Surgery can be a scary idea under any circumstances. A new hospital safety study, however, suggests that surgery patients are at higher risk of medical errors than many people expect. The study, conducted over two years at a major teaching hospital in London, concluded that patients suffered an average of four or five mistakes after each surgery. Of those, around 50 percent were harmful.
The study looked at 50 patients and the quality of care that they received after surgery. Researchers spotted 352 after surgery errors. 256 of these errors were "process failure" mistakes-in other words, situations in which hospital staff failed to follow proper procedures. As one of the study's authors noted, this kind of mistake is very often preventable.
Two of the most common mistakes were miscommunications between medical staff and unnecessary delays in providing treatment. Although completely preventable, both of these issues can have catastrophic consequences for patients. The study cited one situation in which staff concluded that a diagnostic scan showed only normal results. When the staff looked at it again, however, they did find a problem. Shockingly, no one communicated this to the surgeon.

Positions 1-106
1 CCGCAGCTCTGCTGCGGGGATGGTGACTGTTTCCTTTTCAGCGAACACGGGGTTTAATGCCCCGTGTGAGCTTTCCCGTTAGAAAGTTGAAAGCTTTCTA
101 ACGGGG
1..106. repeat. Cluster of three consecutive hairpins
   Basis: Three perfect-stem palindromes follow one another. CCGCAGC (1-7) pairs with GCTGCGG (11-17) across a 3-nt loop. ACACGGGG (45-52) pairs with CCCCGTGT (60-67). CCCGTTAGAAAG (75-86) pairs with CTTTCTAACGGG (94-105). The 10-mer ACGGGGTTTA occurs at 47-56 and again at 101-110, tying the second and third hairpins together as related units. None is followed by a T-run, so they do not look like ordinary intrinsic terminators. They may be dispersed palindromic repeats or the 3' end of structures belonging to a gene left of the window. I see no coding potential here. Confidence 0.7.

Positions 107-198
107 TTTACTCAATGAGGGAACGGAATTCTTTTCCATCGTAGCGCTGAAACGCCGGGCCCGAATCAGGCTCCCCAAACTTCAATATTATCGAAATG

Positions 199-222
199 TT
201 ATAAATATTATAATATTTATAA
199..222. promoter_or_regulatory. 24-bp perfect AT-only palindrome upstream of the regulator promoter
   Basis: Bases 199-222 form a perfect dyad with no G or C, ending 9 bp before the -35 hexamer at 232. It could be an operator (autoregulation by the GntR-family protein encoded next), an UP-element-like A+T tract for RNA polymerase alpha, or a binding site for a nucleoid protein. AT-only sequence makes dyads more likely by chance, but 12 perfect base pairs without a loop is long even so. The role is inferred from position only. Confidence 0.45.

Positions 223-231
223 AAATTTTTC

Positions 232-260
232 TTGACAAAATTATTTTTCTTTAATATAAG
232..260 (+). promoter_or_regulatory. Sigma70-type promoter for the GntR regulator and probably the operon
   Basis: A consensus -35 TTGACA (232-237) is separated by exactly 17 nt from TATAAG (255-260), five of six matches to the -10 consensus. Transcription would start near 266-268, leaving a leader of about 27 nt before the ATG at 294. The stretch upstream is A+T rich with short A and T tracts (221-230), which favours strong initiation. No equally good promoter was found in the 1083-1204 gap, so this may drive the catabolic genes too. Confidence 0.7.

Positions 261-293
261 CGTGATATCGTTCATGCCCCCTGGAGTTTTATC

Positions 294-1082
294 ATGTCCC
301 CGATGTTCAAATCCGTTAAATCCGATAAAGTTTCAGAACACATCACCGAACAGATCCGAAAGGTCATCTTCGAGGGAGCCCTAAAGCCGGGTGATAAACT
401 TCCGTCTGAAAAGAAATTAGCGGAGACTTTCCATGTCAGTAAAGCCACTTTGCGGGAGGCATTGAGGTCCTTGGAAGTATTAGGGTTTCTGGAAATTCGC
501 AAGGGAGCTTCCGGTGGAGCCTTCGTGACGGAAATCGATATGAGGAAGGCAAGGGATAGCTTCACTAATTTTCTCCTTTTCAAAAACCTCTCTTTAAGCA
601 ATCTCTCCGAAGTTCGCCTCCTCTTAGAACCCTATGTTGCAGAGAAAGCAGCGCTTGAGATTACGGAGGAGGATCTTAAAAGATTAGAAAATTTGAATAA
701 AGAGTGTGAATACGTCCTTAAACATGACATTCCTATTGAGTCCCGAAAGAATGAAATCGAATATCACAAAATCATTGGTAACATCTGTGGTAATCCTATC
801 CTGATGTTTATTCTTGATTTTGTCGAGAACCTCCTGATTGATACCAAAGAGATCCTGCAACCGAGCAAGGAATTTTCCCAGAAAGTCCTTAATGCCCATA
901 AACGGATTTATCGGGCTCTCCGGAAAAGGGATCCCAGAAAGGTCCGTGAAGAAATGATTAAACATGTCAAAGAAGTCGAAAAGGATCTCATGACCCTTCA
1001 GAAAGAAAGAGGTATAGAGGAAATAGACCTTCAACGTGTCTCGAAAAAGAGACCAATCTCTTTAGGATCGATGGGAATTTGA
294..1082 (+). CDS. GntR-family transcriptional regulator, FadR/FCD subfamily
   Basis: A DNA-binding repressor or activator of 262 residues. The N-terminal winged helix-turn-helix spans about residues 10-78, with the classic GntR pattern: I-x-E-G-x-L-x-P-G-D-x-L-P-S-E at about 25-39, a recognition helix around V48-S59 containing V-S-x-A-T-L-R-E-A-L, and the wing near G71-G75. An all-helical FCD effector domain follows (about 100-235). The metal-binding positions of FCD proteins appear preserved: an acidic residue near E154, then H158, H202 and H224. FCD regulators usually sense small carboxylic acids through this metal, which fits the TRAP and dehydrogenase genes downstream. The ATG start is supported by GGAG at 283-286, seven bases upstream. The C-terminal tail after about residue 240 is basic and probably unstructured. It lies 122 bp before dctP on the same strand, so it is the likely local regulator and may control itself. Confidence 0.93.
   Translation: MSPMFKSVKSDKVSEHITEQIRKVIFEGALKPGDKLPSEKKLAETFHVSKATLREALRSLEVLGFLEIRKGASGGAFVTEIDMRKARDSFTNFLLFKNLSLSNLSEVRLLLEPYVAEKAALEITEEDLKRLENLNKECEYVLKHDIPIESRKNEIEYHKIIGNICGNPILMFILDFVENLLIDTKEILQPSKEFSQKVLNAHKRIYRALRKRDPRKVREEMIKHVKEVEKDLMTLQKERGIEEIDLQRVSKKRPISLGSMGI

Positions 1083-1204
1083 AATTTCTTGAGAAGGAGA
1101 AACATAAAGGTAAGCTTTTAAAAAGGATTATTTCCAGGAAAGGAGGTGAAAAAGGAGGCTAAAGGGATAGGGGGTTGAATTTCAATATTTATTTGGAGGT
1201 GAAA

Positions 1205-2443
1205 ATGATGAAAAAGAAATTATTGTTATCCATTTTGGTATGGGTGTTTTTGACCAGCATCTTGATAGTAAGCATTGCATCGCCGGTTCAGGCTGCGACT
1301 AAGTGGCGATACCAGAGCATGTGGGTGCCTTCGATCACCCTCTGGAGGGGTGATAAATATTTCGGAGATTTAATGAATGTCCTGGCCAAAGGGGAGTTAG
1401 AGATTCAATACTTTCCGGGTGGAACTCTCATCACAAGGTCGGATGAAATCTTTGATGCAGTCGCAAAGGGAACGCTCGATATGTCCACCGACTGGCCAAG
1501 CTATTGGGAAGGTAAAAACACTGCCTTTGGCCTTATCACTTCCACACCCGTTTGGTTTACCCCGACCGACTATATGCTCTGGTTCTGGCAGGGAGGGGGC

In sum, the researchers said that 85 percent of the post-surgery process errors were preventable-75 percent of those mistakes hurt patients.
While not every medical mistake or error is a serious threat to patient health, this is a concerning error rate and certainly some problems do lead to significant patient injuries. This is just one more reminder that patients and family members need to watch carefully for indications of medical malpractice.
Source: Chicago Tribune, "Study finds errors in post-surgery care are common," Kerry Grens, Oct. 2, 2012